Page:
The Concept of “Complete Dentistry” is based on the principles taught by Dr. Peter Dawson, which entail the complete understanding of the masticatory system. The joints (TMJ), muscles (Mastication), and teeth (Occlusion) all work together in harmony. Many of our patients often experience discord within their masticatory system. When this occurs, we usually expect to see signs of instability. The complete examination is the key to gathering or co-diagnosing conditions pertaining to the masticatory system. As part of the co-diagnosis, a screening history can be very beneficial in formulating the right diagnosis.
There are two opportunities to complete a screening history. The first is prior to the complete examination during the new patient interview. The second opportunity is during the actual complete examination. The right questions will open the dialogue for clues that will help assess the present condition(s), and whether a problem may be related to the TMJ and/or Muscles.
As part of the examination, the Dawson Academy recommends the following questions as part of the screening process:
Have you ever had or been diagnosed with a problem with either jaw joint?
Does your jaw joint click, pop, or make noise when you open or close?
Do you have pain or tenderness in your jaw joints when you open, close, or chew?
Has your jaw ever locked open or closed?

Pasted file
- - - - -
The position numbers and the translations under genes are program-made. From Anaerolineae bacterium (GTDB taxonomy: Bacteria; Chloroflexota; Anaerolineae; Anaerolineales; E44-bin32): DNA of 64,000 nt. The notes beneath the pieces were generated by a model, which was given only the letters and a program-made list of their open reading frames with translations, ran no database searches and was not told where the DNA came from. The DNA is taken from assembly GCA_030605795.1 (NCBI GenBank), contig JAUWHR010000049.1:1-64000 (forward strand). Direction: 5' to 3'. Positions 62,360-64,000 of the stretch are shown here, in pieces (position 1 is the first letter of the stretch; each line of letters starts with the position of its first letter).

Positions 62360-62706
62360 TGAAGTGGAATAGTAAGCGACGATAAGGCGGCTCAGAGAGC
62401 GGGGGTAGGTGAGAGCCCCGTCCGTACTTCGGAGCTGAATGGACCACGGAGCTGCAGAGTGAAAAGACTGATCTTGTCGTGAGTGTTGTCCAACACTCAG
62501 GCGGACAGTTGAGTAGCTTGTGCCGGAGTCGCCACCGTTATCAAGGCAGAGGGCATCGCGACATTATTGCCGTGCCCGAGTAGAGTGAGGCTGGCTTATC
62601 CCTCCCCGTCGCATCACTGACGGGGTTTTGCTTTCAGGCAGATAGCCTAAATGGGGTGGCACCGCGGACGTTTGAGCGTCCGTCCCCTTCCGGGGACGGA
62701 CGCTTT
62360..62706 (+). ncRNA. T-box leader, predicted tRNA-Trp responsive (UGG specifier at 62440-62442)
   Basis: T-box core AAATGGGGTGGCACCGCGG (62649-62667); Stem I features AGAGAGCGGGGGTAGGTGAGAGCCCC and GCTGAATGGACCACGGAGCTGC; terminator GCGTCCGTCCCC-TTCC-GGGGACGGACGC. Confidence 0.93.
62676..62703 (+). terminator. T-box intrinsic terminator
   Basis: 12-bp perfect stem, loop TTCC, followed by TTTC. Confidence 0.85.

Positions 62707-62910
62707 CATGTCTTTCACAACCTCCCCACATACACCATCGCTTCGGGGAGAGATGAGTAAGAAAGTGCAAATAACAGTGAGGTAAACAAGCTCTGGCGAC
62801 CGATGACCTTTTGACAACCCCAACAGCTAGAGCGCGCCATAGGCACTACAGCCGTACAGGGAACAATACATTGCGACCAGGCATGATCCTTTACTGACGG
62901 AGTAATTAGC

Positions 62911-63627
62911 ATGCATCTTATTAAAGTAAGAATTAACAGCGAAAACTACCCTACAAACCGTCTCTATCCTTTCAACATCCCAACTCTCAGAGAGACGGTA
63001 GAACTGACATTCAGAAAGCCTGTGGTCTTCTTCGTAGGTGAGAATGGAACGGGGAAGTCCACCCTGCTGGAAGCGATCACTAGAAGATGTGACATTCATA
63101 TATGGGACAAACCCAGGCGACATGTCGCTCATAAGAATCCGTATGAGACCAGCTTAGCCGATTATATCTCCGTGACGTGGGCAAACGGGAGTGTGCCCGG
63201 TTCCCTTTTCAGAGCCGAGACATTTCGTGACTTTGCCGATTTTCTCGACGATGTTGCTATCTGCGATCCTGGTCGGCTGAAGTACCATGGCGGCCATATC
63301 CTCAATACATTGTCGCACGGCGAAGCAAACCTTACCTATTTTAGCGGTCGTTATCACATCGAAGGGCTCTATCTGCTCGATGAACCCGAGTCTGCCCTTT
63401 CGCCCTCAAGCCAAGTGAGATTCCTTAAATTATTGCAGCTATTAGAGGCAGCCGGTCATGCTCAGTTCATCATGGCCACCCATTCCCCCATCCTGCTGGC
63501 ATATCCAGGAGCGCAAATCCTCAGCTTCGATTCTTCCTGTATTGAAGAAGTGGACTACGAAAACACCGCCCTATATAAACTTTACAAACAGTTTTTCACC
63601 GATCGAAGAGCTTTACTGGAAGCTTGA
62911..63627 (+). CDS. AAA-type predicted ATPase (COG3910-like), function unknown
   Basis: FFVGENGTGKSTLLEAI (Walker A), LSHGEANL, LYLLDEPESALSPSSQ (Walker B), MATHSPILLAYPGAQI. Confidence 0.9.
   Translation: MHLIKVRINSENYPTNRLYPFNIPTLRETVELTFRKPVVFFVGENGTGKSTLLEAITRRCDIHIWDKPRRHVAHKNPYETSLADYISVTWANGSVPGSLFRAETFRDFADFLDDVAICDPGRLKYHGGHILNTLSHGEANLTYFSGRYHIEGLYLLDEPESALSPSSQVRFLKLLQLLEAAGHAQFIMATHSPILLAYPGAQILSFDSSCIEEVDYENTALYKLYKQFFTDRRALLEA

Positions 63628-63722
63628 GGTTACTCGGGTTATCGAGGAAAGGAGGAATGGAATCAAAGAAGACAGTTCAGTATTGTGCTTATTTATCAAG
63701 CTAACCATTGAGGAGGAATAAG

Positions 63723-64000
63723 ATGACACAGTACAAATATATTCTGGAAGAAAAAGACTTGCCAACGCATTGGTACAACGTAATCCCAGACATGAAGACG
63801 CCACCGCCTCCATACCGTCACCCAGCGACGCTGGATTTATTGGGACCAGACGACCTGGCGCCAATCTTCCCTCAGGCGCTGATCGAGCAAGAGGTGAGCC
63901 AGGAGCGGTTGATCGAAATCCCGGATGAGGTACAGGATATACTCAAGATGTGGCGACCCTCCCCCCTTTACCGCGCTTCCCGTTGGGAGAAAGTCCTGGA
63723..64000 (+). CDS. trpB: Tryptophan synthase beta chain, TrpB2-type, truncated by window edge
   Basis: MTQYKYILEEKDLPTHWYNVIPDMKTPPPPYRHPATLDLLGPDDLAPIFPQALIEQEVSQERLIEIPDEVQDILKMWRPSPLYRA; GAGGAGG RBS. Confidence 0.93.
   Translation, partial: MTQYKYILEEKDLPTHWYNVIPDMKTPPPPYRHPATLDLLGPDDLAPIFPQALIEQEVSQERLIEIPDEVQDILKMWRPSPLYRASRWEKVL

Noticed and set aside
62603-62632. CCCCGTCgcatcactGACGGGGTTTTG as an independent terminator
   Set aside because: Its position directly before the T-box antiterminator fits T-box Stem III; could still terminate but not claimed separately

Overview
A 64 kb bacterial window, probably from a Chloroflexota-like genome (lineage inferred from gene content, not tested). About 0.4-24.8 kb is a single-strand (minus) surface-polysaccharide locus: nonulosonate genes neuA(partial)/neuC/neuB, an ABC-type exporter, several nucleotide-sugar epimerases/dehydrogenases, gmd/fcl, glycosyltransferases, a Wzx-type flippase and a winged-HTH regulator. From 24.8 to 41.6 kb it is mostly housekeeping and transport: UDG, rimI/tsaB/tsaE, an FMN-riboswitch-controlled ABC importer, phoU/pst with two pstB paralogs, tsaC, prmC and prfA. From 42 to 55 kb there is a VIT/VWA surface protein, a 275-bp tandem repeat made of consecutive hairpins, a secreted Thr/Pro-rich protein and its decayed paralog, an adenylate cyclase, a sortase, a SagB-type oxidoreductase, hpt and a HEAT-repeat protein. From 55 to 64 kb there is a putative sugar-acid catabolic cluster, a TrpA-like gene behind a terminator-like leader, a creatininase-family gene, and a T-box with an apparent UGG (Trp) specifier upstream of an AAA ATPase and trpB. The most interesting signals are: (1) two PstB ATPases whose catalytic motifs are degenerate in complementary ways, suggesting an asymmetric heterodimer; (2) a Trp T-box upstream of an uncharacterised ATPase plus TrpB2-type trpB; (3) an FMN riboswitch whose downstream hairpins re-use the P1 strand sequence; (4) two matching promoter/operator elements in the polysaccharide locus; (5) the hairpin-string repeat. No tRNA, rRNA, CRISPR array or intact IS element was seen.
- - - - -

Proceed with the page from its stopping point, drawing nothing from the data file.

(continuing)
Do you have frequent headaches? If so, how often?
These questions are designed to assist in the screening history so that it may provide direction to your examination. The answer to these questions will often focus on the source of the problem. The answers to questions 1 and 2 are usually related to the TMJ, while questions 3 and 4 are related to either TMJ or MUSCLE. Question 5 usually relates to MUSCLE. Asking these questions can also provide clues to whether the present problem is unchanged or has deteriorated. For example, a screening history of a joint that stopped clicking/or popping does not necessarily mean the condition has improved; in fact it may have gotten worse. In this case, further examination of the TMJ would be required to diagnose the condition of the joint.
Never underestimate the importance of a thorough screening history. It provides valuable information that can help serve the patient and provide a better, more accurate diagnosis. A complete examination is never complete without a proper screening history.